40 years later, they were unchanged other than a bit of chalkiness. A little rust where the paint was worn away from dragging them around on the concrete patio and at a few chips, but otherwise still solid.
    This impressed me enough that it's still my go-to if protection is the most desired aspect.
     
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  13. oldiron 440
    Joined: Dec 12, 2018
    Posts: 3,092

    oldiron 440
    Member

    I use either Diamond Vogal or PPG industrial urethane single stage, you can have it mixed whatever color makes you happy. Covers in two coats and will not change color for years. The last I bought it was well below $200 per gallon mixed (catalyst and paint ) but that was yesterday so who knows…
     
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  14. A 2 B
    Joined: Dec 2, 2015
    Posts: 344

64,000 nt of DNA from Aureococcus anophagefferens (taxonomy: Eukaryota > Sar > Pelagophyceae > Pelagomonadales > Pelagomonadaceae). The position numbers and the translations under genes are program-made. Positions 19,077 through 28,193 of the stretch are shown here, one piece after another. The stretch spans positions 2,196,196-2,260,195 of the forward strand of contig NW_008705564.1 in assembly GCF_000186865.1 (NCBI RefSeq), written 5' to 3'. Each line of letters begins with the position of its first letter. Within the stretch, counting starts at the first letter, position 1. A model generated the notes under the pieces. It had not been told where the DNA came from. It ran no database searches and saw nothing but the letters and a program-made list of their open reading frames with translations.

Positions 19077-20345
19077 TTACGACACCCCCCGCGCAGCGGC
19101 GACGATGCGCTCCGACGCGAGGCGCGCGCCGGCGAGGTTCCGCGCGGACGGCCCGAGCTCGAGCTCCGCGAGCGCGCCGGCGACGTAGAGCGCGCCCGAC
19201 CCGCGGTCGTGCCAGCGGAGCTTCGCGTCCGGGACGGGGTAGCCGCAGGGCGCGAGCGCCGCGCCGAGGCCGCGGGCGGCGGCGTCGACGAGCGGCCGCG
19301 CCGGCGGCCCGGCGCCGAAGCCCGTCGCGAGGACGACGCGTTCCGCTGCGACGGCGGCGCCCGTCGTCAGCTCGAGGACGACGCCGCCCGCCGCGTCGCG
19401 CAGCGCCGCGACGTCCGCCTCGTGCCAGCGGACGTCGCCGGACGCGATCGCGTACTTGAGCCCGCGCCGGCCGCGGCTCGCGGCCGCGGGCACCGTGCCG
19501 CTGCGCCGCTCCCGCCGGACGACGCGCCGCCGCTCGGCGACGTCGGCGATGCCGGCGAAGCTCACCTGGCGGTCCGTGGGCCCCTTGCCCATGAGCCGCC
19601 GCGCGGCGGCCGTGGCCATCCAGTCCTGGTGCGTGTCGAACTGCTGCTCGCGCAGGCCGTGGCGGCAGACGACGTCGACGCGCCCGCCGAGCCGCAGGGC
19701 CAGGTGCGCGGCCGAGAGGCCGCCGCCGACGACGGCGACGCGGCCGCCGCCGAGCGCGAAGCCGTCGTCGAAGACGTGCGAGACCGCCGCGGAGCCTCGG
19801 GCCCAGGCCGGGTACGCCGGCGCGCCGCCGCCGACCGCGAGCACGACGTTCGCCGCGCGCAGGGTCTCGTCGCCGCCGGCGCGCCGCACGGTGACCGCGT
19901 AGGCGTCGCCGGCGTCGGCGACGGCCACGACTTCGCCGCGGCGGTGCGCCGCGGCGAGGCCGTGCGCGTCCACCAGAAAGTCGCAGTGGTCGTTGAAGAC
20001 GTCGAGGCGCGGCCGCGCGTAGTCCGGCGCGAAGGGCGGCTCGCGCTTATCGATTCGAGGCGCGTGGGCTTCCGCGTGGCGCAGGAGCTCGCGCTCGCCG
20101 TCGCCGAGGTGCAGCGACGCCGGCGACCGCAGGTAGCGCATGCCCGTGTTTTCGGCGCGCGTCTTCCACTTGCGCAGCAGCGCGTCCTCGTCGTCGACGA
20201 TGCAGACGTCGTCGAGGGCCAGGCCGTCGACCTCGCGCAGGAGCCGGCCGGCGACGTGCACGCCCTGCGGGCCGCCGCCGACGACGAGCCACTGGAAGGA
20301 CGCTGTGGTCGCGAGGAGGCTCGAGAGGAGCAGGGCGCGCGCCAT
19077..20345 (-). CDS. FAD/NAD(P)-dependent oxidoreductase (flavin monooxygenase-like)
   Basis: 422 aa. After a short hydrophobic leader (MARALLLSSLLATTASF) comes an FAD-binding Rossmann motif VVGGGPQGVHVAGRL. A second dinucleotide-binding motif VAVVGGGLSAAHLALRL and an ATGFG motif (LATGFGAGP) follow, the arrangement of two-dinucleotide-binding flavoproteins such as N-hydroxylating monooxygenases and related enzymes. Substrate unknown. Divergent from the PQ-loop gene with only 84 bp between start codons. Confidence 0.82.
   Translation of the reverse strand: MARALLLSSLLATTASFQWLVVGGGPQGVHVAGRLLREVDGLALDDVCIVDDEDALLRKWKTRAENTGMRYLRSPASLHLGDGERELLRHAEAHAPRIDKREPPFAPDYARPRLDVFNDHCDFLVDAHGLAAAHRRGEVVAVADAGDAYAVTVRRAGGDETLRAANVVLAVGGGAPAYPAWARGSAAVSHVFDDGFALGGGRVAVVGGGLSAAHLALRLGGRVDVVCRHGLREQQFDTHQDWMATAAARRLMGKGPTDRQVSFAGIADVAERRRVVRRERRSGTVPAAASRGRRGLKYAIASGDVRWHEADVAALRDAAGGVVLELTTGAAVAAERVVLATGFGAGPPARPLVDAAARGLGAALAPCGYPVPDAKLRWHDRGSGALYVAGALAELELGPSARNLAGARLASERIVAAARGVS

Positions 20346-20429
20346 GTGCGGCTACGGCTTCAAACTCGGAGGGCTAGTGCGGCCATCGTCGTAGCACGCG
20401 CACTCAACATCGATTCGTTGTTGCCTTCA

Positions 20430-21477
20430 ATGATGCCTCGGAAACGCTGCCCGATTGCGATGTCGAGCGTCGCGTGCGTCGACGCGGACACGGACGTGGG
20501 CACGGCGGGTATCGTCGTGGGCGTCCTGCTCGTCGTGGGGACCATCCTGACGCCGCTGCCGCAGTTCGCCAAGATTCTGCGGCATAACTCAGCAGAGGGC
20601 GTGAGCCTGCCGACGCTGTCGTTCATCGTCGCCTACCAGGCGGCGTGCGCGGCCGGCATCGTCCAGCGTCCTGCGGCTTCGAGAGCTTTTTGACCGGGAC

A 2 B
    Member
    from SW Ontario

    I have a sandblasting booth but save a ton of time by running over everything with an angle grinder fitted with the appropriate flap disc beforehand.
    About 10 years ago I had to clear out my deceased Uncle's shop. He had a few cases of Interlux boat enamel. I'm still using it and find it to be great for brushing on trailers, floorpans chassis or whatever. It iseems to be chip resistant, durable, hard as nails and hasn't peeled off. I don't think it is priced in the range you are looking for but for me, would be worth it for the longevity factor. DSC07405.JPG
     
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  15. Roothawg
    Joined: Mar 14, 2001
    Posts: 23,578

    Roothawg
    Member

    Can I opt for both? :D
     
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  16. Iron Trap Matt uses Eastwood rust encapsulator, but that's probably more expensive than the Tractor Supply Stuff.

    I checked, $155 a gallon.
     
    Last edited: Oct 26, 2022